In the Highend-electronics room, which showcased Artos Audio Mirage Extended loudspeakers ($47,990/pair) connected to the eye-catching Audio Valve Baldur single-ended, class-A 300Wpc tubed monoblocks ($23,900/pair) and Audio Valve Conductor tubed preamp ($15,990), I discovered that Joy Denalane was the African-German neo-soul/jazz/and more singer I had heard in the Voxativ room performing "Geh Jetzt." This recording is a must-hear trip, and far more authentic-sounding than the ludicrous Spanish-language covers of Beatles songs I heard in Cuba a mere 47.5 years ago.

While the system responded very fast, with lots of snap, highs seemed unnaturally bright and glassy. Since it turns out that distributor Alfred Kainz shared Denalane's track and others with his friend, Voxativ's Holger Adler, I can't help but wonder if some of the problems I heard on both systems were source-related. Did they lie with the chosen files, with the same totaldac digital front end as heard in the Voxativ room, or with the other equipment? All I know for certain is that on Anne-Sophie Mutter's recording of the Korngold Violin Concerto, with André Previn conducting the not-so-shabby Vienna Philharmonic, Mutter's violin sounded as edgy as Denalane's voice. Although it could sound sweet at times, the violin lacked intrinsic warmth, and its timbre was off.

COMMENTS
Eoldschool's picture

A small inaccuracy if I may: You stated that: "As for New Mexico-based retailer, the High End Zone, they seem to have been trashed as well, because all mention of them was absent from the LAAS show guide".
This is inaccurate. High End Zone is listed in the Show Guide in the alphabetical list and on the maps for the first and second floors. I see no "trashing" or slight of them or any other exhibitor. I'm thinking perhaps the reason they were not listed among the exhibitors in the back of the show guide could be because they did not submit any info perhaps? Even the very popular and beloved Elac was not listed in that section of the guide perhaps for the same reason?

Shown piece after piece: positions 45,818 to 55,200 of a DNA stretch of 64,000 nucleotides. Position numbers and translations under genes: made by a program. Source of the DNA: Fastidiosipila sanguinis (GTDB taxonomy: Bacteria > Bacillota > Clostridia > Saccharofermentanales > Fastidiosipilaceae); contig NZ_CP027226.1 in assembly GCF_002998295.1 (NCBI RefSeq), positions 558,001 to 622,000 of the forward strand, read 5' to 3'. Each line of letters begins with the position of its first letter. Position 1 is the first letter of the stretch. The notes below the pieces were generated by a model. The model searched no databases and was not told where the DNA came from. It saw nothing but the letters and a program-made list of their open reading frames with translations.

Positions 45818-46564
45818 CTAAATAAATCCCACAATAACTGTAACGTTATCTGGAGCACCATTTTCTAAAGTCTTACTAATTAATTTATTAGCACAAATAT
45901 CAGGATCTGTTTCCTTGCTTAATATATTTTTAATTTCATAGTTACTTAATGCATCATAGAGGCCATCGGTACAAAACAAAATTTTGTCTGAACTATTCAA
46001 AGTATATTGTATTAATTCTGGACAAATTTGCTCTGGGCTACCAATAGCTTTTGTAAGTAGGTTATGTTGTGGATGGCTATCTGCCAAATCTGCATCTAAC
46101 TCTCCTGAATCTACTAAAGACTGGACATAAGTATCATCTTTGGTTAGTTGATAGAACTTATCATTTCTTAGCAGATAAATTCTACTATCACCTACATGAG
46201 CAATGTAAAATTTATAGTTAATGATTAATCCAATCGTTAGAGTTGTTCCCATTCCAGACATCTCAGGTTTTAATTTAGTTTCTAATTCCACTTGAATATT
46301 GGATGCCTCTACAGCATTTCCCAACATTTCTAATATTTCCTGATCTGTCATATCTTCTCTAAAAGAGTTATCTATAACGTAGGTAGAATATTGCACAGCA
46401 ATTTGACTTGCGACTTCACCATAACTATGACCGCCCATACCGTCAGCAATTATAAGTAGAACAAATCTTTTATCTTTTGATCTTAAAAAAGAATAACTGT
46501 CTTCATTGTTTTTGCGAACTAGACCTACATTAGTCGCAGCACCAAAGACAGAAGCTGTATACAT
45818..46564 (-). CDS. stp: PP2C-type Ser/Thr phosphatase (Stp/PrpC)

Just something I noticed in this article and wanted to make you aware since I was at show and have a guide.

Jason Victor Serinus's picture

I looked for them three times and couldn't find them, but I only looked in the back of the guide. Your explanation brings it all together. Thank you for the correction. I shall try to change the copy.

High End Zone's picture

Dear Eoldschool, I cannot speak for Elac, also a wonderful speaker company which we are a dealer for, but I know that High End Zone DID submit the company information for the back of the show guide and in fact we received confirmation that it had been received by the wonderful LAAS Staff before the deadline. We're very prompt about such things just as we are in taking care of our clients. You are correct that some info did appear in other parts of the guide, but the main listing was left out.

Upon seeing we were left out of the detailed company listings in the guide as Jason correctly stated Marine Presson confirmed to us that we had submitted everything on time and stated she had no explanation why we were left out.

Again I cannot say if the same fate befell Elac, but perhaps it did. It's a shame that we missed out on the opportunity to have our information in front of the thousands of wonderful audiophiles who attended the show. I hope those who are interested will Google us and find our website and get in touch.

Eoldschool's picture

That is unfortunate. I was making an educated guess as to the reason for the omission. From what you stated it sounds like it could be a printing service error, who knows?
As you say though, these days folks who were taken with interest they will Google and Google they do!

High End Zone's picture

Dear Jason, thank you so much for coming back down Sunday to hear our system when there were no speakers for you to hear on Friday. It means a lot to us. We know how busy you guys are with so many great rooms to cover.

One small correction from me, it was actually the $375,000 Perfect8 Force MkII loudspeakers that were crushed by the freight carrier. With only 50 hours before the show opened there was no way to get another pair of Forces but Perfect8 very graciously offered to overnight a pair of the Points. Next year I hope we'll be able to show the new version of the big ones and that you'll come and have a listen with us!

bilguana's picture

I could find no coverage of Elac's Andante AF-61 floorstanding loudspeakers, for which I'm a dealer. They were amazing and powered by Audio Alchemy electronics.

John Atkinson's picture
bilguana wrote:
I could find no coverage of Elac's Andante AF-61 floorstanding loudspeakers, for which I'm a dealer.

We will be posting a separate video interview with Andrew Jone discussing the Adante speaker in the next day or so.

John Atkinson
Editor, Stereophile